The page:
How can we support all our students to flourish in our classrooms, no matter what current or past challenges they bring with them? In our first blog Ethics of care: understanding trauma-informed pedagogy, we explored the meaning of ‘trauma-informed’ higher education, traced its historical development, and underscored its crucial role and transformative potential in today’s ‘Age of Trauma‘.

Adult learners with lived experience of trauma may see academic activities such as assessment deadlines, exams, class participation, or peer interaction as threatening. In this second post in the Ethics of Care: Supporting Students through Trauma-Informed Pedagogy series, we look at how trauma-informed pedagogy can help to mitigate these perceived threats, using strategies based on six core principles. 

6 pillars of trauma-informed pedagogy 

 A trauma-informed approach to pedagogy is built on six core principles from the Substance Abuse and Mental Health Services Administration’s (SAMHSA) concept of a trauma-informed approach. The goal of these six principles is to foster an educational atmosphere that is attuned to the needs of students who have undergone trauma, thereby promoting the flourishing of all students. 

A circular diagram of the trauma-informed principles as wheel of practice.
Image adapted from Thompson & Marsh, 2022

The principles encompass safety, trustworthiness and transparency, peer support, collaboration and mutuality, empowerment, voice and choice, and cultural, historical and gender issues. Read on to understand what these mean in practice and explore examples of strategies for each one.

1. Safety – creating a safe environment

Safety in the classroom is fundamental to creating an environment conducive to learning and growth for all students, including those who have experienced trauma. When students feel safe and supported, they are more likely to engage in learning. In higher education institutions, the learning environment extends beyond the classroom or online classes. It encompasses email communications and the physical campus itself. In addition, subject content can potentially traumatise or re-traumatise students. Given this, it is crucial for educators to design curricula and monitor student reactions thoughtfully.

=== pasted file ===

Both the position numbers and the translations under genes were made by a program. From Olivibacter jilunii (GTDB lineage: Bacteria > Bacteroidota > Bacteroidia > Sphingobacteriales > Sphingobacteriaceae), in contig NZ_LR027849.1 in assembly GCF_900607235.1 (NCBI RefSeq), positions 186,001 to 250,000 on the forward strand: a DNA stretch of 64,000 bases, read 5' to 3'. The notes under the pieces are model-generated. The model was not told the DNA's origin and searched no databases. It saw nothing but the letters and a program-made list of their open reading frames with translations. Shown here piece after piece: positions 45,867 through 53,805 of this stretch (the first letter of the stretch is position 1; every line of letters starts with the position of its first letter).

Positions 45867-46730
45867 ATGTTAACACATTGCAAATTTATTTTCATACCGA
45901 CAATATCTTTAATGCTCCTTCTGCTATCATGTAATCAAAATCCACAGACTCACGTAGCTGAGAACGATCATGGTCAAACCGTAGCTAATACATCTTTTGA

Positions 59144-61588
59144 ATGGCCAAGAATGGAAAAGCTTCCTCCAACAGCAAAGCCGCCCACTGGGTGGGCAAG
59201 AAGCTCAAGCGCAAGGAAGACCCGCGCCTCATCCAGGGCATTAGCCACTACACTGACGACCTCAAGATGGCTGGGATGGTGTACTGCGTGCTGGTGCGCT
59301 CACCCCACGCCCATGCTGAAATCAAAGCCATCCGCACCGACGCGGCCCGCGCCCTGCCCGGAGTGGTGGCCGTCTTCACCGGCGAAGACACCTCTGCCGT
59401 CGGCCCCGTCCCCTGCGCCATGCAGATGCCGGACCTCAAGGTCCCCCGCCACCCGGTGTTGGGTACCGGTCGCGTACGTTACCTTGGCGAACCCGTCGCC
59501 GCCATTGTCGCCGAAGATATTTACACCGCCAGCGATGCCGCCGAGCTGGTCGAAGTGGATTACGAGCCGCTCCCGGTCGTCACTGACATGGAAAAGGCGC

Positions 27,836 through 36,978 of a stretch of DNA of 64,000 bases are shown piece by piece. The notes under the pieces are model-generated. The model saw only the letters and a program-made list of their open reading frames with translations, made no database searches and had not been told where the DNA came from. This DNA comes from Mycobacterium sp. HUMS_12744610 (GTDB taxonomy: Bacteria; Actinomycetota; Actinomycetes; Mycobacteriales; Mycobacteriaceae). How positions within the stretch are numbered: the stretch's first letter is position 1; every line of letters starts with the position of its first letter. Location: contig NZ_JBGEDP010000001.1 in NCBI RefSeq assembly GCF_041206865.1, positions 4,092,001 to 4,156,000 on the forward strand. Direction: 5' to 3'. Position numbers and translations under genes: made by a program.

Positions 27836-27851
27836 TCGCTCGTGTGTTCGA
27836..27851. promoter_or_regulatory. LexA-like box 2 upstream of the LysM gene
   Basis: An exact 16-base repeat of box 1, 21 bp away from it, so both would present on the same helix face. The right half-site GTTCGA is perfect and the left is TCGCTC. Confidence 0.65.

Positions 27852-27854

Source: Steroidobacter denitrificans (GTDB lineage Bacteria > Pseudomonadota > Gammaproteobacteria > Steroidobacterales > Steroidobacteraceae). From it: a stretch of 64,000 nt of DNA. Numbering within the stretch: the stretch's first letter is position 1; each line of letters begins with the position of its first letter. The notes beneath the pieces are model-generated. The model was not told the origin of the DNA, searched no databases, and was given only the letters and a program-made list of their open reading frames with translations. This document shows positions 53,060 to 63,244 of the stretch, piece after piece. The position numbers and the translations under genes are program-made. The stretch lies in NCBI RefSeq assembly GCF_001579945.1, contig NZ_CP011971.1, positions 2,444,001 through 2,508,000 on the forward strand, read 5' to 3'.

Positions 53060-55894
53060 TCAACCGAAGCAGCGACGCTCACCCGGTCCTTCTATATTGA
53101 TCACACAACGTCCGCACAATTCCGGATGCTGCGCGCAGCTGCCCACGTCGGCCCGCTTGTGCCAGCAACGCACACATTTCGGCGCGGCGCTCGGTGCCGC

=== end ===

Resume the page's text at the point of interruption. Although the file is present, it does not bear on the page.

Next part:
Strategies for building a physical, virtual, and emotionally safe space include: 

  • Foster a welcoming and inclusive environment using respectful language and offer content warning for sensitive topics, reserving trigger warnings specifically for content that evokes a traumatic response.  
  • Set clear rules for attendance, behaviour and participation to minimise uncertainty. 
  • Share resources to support services like UTS Counselling, UTS Accessibility, special consideration and HELPS

2. Establishing trustworthiness and transparency 

Trust and transparency are especially important in classrooms for students with lived experience of trauma. These students may find forming relationships challenging, impacting their sense of safety, support, and engagement with learning.  When students trust their educators and feel treated fairly and respectfully, they are more likely to engage in learning. When educators are transparent, students understand what is expected of them and how they will be evaluated, which can reduce anxiety and promotes a sense of fairness. By creating a safe and transparent learning environment, teachers can help students feel more comfortable and secure, which improves their ability to learn and succeed.  

Strategies for applying trust and transparency in the classroom include: 

  • Maintain consistency in interactions and response time to build trust.  
  • Clearly explain subject expectations, grading criteria and material relevance. 
  • Acknowledge your own limitations and mistakes openly. 

3. Fostering Peer Support